By Spencer . March 4, 2011 . 6:00pm
You already played the demo on PlayStation Network. Now find out the story behind Jikandia: The Timeless Land. Developer Opus Studio and publisher Idea Factory sat down to discuss the time setting PSP game. In this interview, we asked how they designed levels to support the feature and why they picked side-scrolling as the game’s genre.
So, you’re sitting down discussing a new project. How did those ideas evolve into Jikandia: The Timeless Land?
Opus Studio: In the city areas of Japan, everyone uses the train for their everyday commute. Like everyone else, our staff commutes via train, and we were talking about how it would be perfect if there was a game that we could finish in the time frame of our commute. That conversation was what gave us the idea for this game.
Idea Factory: In the initial stages of the concept, we contacted Opus for game development because of their experience with Half-Minute Hero—specifically, their experience with time as a gameplay mechanic. The plot of Jikandia was based on the word “time.”
Why did you want to make a side-scrolling action game?
Opus: First off, we’re fans of Metroid and Castlevania. During development, we also felt that there was a trend toward side-scrolling games like Shadow Complex and Bionic Commando.
IF: Most of the games we release are either SRPGs or games tailored specifically for the female market. We wanted to branch out into new markets—specifically action games. That worked out perfectly, since Opus excels at action games.
Weapons in Jikandia have different ranges and combo lengths. The glove, for example, deals a lot of damage, but you only get one hit. What’s your favorite type to use and which partners do you pick?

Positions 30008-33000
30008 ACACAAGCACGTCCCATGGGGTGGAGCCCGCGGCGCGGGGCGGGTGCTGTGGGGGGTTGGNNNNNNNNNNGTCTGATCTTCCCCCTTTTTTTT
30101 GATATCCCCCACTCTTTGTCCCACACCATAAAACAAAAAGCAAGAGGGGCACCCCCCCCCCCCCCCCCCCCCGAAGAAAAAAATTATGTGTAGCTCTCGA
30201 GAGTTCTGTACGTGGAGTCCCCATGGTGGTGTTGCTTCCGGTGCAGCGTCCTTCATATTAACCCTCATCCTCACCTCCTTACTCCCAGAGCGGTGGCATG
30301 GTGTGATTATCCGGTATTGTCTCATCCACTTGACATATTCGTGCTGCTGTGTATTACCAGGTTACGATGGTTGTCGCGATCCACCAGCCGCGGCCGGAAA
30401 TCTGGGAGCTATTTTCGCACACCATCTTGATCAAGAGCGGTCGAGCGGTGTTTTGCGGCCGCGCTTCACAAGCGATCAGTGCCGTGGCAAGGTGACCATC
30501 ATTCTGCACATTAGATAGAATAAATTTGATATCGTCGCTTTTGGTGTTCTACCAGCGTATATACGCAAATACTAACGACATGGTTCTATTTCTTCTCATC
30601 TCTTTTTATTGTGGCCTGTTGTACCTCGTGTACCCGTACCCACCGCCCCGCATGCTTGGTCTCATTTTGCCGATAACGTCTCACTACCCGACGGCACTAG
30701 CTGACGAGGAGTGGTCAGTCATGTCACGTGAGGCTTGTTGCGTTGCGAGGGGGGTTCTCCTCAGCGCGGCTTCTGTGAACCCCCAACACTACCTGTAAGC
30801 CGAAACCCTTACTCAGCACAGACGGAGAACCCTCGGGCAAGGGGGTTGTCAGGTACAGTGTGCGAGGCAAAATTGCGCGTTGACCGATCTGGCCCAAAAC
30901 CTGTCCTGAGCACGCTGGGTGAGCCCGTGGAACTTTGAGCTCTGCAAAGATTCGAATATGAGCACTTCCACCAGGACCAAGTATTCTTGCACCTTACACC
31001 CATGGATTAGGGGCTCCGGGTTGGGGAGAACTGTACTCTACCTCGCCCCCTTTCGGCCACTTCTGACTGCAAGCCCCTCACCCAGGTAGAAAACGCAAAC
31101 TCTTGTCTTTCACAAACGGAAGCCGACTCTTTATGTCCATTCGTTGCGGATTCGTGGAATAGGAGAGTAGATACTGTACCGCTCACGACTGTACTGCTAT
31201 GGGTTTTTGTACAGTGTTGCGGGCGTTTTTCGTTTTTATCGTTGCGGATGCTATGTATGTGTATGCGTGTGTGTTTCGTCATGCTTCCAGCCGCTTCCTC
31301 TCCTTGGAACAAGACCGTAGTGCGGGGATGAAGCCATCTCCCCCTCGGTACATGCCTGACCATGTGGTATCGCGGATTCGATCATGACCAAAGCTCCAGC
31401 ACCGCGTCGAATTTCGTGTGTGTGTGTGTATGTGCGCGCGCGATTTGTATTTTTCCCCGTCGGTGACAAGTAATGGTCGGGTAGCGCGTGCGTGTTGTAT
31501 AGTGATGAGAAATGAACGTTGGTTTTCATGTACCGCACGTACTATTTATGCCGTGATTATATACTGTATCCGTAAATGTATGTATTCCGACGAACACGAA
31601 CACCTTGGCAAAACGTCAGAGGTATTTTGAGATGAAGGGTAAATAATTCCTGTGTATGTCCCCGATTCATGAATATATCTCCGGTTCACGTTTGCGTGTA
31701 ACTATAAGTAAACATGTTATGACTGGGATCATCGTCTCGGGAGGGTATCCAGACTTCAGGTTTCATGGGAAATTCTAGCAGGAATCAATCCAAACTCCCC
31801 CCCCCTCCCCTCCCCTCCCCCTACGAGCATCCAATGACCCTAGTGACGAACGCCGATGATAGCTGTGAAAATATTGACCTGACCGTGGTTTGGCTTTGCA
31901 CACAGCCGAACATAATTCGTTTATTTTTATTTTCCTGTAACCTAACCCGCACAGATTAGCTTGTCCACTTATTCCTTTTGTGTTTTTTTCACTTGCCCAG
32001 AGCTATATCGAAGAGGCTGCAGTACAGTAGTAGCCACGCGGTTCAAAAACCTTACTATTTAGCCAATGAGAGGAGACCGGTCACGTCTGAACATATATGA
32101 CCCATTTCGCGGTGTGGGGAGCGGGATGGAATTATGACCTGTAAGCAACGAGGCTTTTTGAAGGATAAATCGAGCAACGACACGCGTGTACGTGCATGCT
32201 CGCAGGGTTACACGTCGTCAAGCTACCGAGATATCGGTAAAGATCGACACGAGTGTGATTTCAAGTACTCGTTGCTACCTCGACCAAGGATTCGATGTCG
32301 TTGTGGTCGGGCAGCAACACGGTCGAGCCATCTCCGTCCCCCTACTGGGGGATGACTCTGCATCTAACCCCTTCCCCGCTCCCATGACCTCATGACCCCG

Opus: We recommend the bomb. Although the power of the hit may seem weak, and it’s tricky because you too can be hurt, if you time it wisely you can hit multiply enemies and deal massive damage. In regard to which characters we’d choose, we would pick Hako and Tsutomu. They can both attack at a distance and fire multiple shots. Hako’s bullets even have a homing function.
IF: We like the “throwing axe” the most. Although it’s pretty tricky to aim it since it flies pretty far, that long range is what makes it fun. We’d choice Kanna and Mayu for the characters. They can throw axes and arrows along with the protagonist to kill enemies! :)
Before players start a level they can set a time limit, which changes the level’s layout. How did you design stages with this concept in mind?
Opus: We wanted to make it so there were always pros and cons to every choice — whether you went for a lot of time, or not much time. Our focus was on making a game that could be enjoyed over and over.
IF: The events that take place on each stage will change depending on what time you set. We also wanted to make sure people would enjoy the various weapons and utilize the differently depending on the amount of time as well.
Balancing the game must have been difficult! Was there anything that you wanted to add (characters, levels, weapons) to Jikandia: The Timeless Land, but didn’t have enough time to add?
Opus: Since there were so many different characters and weapons, we had a hard time differentiating them from one another.
IF: There were some events and so on that we had to cut out, but to make up for that we adjusted the game so there would be plenty of replay value.
It seems like Opus Studio likes to utilize time as an element when developing games. What makes time so interesting to play with?
Opus: We believe that the concept of time is something that’s important to everyone. Time is strongly associated with the gameplay of most videogames. We aren’t particularly attached to time as a concept, but we do feel like it’s a fun theme to work with. If development could always stay within the timeframe we set for it, that would be great.
So far, Opus Studio developed a lightning fast RPG and a set your own time limit side-scroller. What other genres would you like to tackle?
Opus: Opus has developed a number of titles that aren’t tied to any specific genres. Of course we feel that it’s important to utilize the experience we’ve gained from previous projects on any future ones, but our goal is to create games that are loved by everyone, no matter how much time passes. We will continue to strive to create games that can live eternally in the hearts of our fans.